If you’re a small business owner, your day is just never over. You might lock up and walk out at 5 PM or 6 PM but you’ll probably then spend the evening worrying about your business – especially if you’re facing a huge stack of debt. You’ll be asking questions of yourself like, “how am I going to pay repay all that money?” Or “what will happen to my business if I can’t repay my debts?” Or “what will I tell my employees if I have to file for bankruptcy?”
As the British would say, “stay calm and carry on”
The answer to your debts is not to just sit around and stew over them. You can take some positive actions to keep your business out of bankruptcy and to sleep better at night. The answer is debt negotiation.
Yes, you can negotiate your debts
Most creditors will be willing to negotiate with you. But before you reach for that phone there are things you need to do first. This includes:
- Writing out a detailed list of your debts
- Choosing the debts you need to have restructured first and the concessions that you want from each of your creditors
- Reviewing your budget
- Assembling all your financial information
Your list of debts
Your detailed list of debts should include the names of your creditors, the amount you are required to pay each month, interest rates and your outstanding balances. You should also note how far behind you are, your payments and the total amount that is past due. It’s also important to divide your debts into two columns – Unsecured and Secured. In the case of a secured debt, you should write down whatever asset you used to secure it. If you have unsecured debts such as credit card debts, write them down in order of their interest rates with the debt that has the highest rate at the top of your list down to the one with the lowest rate.
Choosing which debts to negotiate first
Now that you’re organized and have all of this information you can decide which debts to negotiate first as not all of them are created equal. You need to determine which ones are the most important because they would have the most severe consequences if you are unable to restructure them successfully. You’ll probably want to first negotiate your secured debts to avoid having one or more of your assets repossessed. As an example of this it could be tough to continue running your business if the power company was to turn off your electricity.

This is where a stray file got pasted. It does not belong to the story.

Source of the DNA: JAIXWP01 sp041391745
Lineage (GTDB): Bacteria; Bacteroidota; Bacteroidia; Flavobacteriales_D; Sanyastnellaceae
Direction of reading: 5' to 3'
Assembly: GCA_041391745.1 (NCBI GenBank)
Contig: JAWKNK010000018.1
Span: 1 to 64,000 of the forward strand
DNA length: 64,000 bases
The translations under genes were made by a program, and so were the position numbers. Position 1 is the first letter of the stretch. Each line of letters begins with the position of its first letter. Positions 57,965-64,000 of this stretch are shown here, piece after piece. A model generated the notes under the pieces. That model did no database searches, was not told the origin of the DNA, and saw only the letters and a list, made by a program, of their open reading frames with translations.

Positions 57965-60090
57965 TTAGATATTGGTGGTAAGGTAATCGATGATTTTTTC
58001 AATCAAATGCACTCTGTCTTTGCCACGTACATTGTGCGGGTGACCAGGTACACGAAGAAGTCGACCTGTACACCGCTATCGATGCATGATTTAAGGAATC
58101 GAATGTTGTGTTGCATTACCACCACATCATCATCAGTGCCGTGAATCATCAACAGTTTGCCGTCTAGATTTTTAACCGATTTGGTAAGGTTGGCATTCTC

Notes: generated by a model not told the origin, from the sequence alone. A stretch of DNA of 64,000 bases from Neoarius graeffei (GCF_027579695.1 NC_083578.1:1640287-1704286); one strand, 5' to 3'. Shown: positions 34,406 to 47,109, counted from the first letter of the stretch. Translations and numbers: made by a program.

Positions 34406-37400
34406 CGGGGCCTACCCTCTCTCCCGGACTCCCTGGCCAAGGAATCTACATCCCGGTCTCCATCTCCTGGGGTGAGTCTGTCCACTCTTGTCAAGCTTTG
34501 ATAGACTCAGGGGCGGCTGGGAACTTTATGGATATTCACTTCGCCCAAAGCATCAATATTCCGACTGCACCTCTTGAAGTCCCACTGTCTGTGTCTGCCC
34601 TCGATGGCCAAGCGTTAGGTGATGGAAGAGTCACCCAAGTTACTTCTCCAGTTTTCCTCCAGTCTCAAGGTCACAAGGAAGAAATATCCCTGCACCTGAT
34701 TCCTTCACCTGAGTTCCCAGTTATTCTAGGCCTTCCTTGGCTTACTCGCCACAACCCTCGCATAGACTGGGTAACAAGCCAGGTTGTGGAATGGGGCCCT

Why review your budget
It’s also critical to review your budget so that you’ll know what payments you can afford to make on your debts. The key word here is affordability. When you contact a creditor your primary goal should be to negotiate terms that will be affordable given your budget. If you are more than 120 days past due on one of your debts you might actually try to negotiate a settlement. This is where you ask your creditor to let you settle the debt for less than the full amount you owe.
Debt negotiating basics
When you begin debt negotiation with a creditor there is some basic rules you should follow that will increase your chances of getting a deal that will make the both of you happy. The first of these is to never put all of your cards on the table. You should always hold a little back when you tell a creditor creditors how much you could afford to pay on the debt each month, the number of months that you need to make interest-only payments and so on. If you don’t let the creditor know your bottom line right away, you will give yourself some time to negotiate. In some cases you might luck out and the creditor except your initial offer. In most cases, he or she will respond with a counter offer. Depending on the circumstances you might want to either counter the counter offer or just accept it, as you would still be better off financially than you were before.